Teams in Expertise Centres features remote support technicians, maintenance planners and data analysts, giving the customer expertise that runs deep and reaches wide.
“Working very closely together, we’ve achieved great things, and we’re going to keep broadening our knowledge base.”
Instead of providing spare parts for the customer, the Centres offer structured knowledge and support based on deep insights in installation lifecycle. Its trouble-shooting prowess is legendary, handling hundreds of cases every year, and the pace keeps increasing.
“In the last past two years, there’s been a big ramp-up in requests for support due to growth in our services and the very possibility of supporting remotely. We’ve been able to handle growing demand very well,” says Rusconi.
Growth in solved cases is certainly remarkable: by July this year, for example the Trieste team was already over the total number of cases solved in 2020. “And the growth in 2020 was also 50% higher than the previous year,” says Rusconi.
Looking to the future, Rusconi believes that the role of data will become even more crucial.
“The more data you have, the better the service you can provide. Having data integrated into your system in the right format can bring a considerable competitive edge,” she says, believing that “data scientists of the future” will have a hand to play in the success of the industry.
Wärtsilä has already unleashed the power of artificial intelligence to make the most of that data. Expert Insight, the company’s next-generation predictive maintenance platform, uses artificial intelligence that learns more and more as it keeps accumulating data. Expert Insight is a key tool in Wärtsilä’s remote support portfolio for power plant customers with a long-term service agreement based on Wärtsilä’s Lifecycle Solutions offering.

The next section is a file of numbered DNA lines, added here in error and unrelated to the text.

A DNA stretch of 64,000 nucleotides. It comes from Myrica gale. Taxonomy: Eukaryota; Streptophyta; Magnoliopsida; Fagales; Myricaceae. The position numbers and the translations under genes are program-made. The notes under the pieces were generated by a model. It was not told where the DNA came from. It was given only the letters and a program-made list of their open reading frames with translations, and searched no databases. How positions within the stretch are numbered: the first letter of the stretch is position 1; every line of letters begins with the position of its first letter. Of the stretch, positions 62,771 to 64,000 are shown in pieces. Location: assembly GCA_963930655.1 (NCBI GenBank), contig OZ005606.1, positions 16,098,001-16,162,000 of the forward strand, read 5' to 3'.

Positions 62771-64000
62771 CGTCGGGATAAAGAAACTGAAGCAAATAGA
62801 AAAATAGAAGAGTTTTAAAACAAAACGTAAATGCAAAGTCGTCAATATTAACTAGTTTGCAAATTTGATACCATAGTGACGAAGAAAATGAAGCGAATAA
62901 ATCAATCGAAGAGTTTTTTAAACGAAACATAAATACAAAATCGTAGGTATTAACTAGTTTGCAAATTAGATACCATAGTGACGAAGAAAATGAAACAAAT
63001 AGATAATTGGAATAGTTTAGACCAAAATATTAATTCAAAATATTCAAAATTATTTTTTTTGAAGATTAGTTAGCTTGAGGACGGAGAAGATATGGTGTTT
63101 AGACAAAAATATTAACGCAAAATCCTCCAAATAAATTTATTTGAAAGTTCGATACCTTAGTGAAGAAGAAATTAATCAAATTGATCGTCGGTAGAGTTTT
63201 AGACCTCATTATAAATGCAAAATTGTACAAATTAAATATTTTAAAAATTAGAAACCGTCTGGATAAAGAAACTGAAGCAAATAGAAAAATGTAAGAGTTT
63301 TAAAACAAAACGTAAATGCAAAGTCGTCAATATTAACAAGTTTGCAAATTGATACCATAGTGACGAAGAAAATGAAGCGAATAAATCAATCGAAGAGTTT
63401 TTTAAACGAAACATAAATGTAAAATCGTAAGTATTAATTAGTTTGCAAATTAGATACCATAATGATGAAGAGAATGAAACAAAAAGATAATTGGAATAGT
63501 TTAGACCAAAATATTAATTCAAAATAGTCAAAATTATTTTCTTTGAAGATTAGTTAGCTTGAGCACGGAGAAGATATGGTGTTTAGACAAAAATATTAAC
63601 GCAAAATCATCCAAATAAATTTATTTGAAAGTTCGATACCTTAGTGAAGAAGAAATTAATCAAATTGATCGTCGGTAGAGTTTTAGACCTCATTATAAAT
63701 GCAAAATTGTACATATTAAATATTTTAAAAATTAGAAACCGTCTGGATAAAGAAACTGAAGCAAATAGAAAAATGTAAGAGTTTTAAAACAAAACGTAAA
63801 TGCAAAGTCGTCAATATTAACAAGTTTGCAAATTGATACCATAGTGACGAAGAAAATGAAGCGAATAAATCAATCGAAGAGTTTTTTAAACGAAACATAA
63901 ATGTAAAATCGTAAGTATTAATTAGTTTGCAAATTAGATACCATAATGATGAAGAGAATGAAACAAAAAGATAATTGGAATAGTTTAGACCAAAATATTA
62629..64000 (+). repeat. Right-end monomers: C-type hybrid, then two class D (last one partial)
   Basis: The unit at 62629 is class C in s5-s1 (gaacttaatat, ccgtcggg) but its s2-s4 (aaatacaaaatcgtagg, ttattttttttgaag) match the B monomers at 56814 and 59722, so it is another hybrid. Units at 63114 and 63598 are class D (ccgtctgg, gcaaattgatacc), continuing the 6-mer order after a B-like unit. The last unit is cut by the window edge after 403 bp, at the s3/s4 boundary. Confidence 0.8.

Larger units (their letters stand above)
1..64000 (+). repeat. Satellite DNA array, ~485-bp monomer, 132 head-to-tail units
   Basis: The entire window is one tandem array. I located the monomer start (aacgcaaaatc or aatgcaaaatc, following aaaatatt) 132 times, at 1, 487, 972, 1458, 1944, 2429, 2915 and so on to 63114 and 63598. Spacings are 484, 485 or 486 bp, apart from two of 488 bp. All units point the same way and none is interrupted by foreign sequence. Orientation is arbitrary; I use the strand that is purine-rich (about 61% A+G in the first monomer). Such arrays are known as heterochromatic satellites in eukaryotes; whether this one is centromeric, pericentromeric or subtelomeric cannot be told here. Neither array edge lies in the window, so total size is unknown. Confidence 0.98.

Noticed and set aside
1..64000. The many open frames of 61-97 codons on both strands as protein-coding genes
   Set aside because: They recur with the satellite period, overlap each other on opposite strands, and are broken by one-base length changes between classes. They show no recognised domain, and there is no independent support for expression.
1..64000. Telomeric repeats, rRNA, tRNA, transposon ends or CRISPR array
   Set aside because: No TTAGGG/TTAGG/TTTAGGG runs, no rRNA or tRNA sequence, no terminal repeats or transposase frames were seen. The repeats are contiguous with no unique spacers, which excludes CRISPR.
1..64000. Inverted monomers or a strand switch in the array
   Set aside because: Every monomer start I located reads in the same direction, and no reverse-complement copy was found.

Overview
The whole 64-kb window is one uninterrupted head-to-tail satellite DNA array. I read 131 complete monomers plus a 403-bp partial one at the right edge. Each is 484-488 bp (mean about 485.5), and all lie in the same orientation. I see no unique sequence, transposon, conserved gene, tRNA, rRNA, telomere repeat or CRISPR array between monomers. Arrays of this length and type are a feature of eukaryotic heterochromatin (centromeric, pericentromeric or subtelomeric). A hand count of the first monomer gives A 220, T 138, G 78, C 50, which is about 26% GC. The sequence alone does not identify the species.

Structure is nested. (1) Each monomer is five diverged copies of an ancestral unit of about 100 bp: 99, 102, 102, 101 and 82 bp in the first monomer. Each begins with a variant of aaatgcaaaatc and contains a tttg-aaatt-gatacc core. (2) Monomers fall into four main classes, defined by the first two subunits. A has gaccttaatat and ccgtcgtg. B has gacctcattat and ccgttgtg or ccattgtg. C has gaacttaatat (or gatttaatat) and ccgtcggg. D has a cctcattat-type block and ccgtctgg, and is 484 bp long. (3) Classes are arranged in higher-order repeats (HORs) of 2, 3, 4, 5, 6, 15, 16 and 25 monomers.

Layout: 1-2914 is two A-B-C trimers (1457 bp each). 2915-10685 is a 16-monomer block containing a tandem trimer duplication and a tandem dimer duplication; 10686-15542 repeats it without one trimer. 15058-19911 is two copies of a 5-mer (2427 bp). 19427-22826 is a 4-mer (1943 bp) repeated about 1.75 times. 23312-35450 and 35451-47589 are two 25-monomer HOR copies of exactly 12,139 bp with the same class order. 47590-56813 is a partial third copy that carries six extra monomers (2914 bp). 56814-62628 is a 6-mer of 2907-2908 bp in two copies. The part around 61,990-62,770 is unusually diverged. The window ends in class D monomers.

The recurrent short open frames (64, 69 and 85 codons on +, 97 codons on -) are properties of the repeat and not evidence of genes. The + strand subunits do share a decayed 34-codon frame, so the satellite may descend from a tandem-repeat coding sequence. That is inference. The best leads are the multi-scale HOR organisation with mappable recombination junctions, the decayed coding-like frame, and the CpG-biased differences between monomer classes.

The AI is able to detect, for instance, erratic behaviour in power plant operations based on observation of baseline functionality. The platform also includes a built-in collaboration function that lets the Wärtsilä experts discuss any issues directly with the customer, which does come handy in a tight spot.
AI and next-level automation also work into the company’s long-term plans for autonomous power plants. Thanks to remote support, lean-manned plants are already viable, says Jonatan Rösgren. “The next steps towards the autonomous plant are remote and unmanned operation.”
There’s also the ‘health and safety’ angle to consider here. With no international travel involved, viruses and other bugs won’t spread. But how about digital viruses? Isn’t remote support vulnerable to cyber hacking or even hijacking? Rösgren says that all of Wärtsilä’s remote support systems have been built with robust cybersecurity in mind, from day one.
“We follow strict cybersecurity protocols to safeguard the customer’s operations at all times. As remote support is becoming more and more popular, we will continue to place great emphasis on safety issues,” says Rösgren.
According to Lindqvist and Rösgren, the big game-changer – at least in customer attitudes – was the coronavirus pandemic. Before the pandemic hit, customers were often quite keen on having “boots on the ground” and bringing in a Wärtsilä technician in person when faced with an issue that needed additional expertise. Embracing remote working due to the pandemic opened up new possibilities for remote support.
“Our customers have been trying new ways of running their operations during the pandemic, and we’ve been able to offer them great tools for that,” says Lindqvist, adding that the demand for remote support has skyrocketed during the pandemic.
“Remote support is clearly here to stay. Now, it’s about developing our offering even more and branching out to the hybrid world. As technology develops, there are many more things that we can keep an eye on remotely and make sure that everything runs smoothly.”
Tapping into the operations and performance data stream also gives room to steer the production into a more sustainable direction. With the rise of renewables, industry runs into new kinds of challenges. Wärtsilä’s experts can help find ways to make operations greener:
“We can pursue decarbonisation on a system level and achieve this through superior energy management systems supported by our Expertise Centres, ensuring system reliability,” concludes Lindqvist.